Show Set Size and Expanse of Storyworld

Cranes are a great way to show off your elaborate sets and their ornate set designs. Back in the silent film era, crane shots were used to enhance large sets and massive crowds.


Learn from crane shot examples

Now that you’re a bit more familiar with how crane shots are commonly used, let’s dive into some examples from cinema. 

Musicals love crane shots. Large dance numbers, heavily choreographed and often staged like a play, are captured best by the movement and capabilities of a crane.

La La Land director, Damien Chazelle, used a crane in a very classical sense during the opening sequence. It's a showstopper of an opening and the production value that a crane provides — able to capture the location and the Los Angeles vistas — is undeniable. Let’s watch it below to see how he was able to capture dynamic and fluid shots.

Using a crane to open La La Land

Quentin Tarantino uses the crane quite a bit. In Django Unchained, cranes are used in several scenes. In this case, Django has slaughtered many of his enemies but he is now surrounded.

The crane shot, then, serves a dual purpose — to survey the carnage he hath wrought and to communicate visually that he is trapped and outnumbered. In other words, shots like these should be motivated; when they're gratuitous, the audience will know.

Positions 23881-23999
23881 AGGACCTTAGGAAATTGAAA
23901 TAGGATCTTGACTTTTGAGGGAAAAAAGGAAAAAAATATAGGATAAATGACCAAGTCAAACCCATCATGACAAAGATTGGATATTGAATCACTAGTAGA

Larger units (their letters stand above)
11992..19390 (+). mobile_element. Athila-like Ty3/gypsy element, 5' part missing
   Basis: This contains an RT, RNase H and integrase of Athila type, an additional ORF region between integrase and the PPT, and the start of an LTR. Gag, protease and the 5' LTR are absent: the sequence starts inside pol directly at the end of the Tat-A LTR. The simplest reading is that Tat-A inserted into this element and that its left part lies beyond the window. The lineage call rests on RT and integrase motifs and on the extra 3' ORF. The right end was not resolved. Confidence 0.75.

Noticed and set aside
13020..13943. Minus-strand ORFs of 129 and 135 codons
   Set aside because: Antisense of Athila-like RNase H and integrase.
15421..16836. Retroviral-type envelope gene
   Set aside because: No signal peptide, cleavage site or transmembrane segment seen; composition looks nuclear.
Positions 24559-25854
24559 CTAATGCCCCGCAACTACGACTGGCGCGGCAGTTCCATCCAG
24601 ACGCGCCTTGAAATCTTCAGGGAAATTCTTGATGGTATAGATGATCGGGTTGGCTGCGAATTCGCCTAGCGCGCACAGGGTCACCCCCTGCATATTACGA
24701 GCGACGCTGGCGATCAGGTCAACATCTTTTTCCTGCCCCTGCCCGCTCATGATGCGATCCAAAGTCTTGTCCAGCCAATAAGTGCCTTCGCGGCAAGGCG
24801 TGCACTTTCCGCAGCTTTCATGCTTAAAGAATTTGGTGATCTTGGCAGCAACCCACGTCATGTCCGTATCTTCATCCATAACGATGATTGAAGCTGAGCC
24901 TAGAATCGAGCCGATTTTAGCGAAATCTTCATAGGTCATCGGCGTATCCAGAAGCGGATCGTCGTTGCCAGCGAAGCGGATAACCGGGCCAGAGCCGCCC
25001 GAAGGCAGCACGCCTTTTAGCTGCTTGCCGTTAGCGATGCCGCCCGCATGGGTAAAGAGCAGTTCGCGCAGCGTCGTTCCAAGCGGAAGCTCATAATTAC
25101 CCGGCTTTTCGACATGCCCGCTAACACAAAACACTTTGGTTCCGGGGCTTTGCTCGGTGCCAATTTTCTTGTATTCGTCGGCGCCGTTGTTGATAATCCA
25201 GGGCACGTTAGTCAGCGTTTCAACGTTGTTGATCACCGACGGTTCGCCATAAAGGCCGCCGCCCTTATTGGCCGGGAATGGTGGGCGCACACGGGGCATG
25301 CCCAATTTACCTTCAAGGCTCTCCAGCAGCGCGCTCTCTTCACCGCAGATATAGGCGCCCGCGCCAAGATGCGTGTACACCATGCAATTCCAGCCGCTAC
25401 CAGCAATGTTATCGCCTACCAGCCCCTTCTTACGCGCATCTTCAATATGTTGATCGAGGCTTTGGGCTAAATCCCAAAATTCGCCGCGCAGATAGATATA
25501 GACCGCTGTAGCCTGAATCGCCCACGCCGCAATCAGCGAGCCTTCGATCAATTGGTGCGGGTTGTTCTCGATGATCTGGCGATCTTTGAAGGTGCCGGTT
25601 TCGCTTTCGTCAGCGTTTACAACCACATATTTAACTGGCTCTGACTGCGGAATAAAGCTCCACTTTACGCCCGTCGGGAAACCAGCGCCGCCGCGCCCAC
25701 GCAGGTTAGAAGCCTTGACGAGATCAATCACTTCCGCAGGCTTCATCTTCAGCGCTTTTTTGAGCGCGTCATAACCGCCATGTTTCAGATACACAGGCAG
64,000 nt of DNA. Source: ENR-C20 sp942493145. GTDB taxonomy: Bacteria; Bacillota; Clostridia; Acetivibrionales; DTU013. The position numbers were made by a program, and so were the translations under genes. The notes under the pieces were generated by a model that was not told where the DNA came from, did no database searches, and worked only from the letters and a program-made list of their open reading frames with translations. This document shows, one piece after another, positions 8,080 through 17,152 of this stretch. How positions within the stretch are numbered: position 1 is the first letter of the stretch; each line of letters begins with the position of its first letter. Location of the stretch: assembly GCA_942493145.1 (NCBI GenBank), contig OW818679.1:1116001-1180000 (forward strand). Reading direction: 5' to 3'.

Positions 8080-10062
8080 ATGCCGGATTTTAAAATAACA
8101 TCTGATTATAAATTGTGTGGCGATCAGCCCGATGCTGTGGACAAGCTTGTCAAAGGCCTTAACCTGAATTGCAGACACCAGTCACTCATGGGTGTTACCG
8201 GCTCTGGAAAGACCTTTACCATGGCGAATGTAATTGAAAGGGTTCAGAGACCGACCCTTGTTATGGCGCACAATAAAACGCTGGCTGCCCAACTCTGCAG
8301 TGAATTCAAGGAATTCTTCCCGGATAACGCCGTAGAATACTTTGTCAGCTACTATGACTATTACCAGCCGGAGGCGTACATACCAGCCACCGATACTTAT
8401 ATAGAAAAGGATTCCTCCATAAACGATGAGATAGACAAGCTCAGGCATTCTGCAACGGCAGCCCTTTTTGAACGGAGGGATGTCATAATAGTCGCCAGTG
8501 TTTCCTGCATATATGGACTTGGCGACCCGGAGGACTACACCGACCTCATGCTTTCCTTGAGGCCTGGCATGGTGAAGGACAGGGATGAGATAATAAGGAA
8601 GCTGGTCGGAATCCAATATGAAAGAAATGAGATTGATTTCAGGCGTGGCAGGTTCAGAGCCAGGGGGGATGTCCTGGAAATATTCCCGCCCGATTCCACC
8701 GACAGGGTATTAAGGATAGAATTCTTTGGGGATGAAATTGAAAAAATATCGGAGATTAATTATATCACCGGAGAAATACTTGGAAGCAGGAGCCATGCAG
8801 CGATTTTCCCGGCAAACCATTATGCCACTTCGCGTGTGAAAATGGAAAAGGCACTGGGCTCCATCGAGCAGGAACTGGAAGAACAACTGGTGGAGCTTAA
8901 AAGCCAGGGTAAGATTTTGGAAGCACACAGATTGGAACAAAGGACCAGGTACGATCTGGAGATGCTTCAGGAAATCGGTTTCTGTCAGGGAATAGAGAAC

Watch this crane spin shot in Django Unchained

Tarantino uses the crane in quite a few of his movies, most notably his recent, Once Upon a Time in Hollywood. Cliff Booth (Brad Pitt) lives behind the Van Nuys drive-in theatre. If you’ve seen the film, maybe you remember the incredible crane shot sweeping over the entire scene. 

Again, crane shots can establish some critical context for each scene, while looking incredibly cinematic. Give them a try in your next project.


Explore different camera movements

We've covered the crane shot but there are many other camera movements to discuss. As you amass your camera movement repertoire, you will be able to amplify your visual storytelling exponentially. You're already on your way but the only question is which camera movement will you dive into next?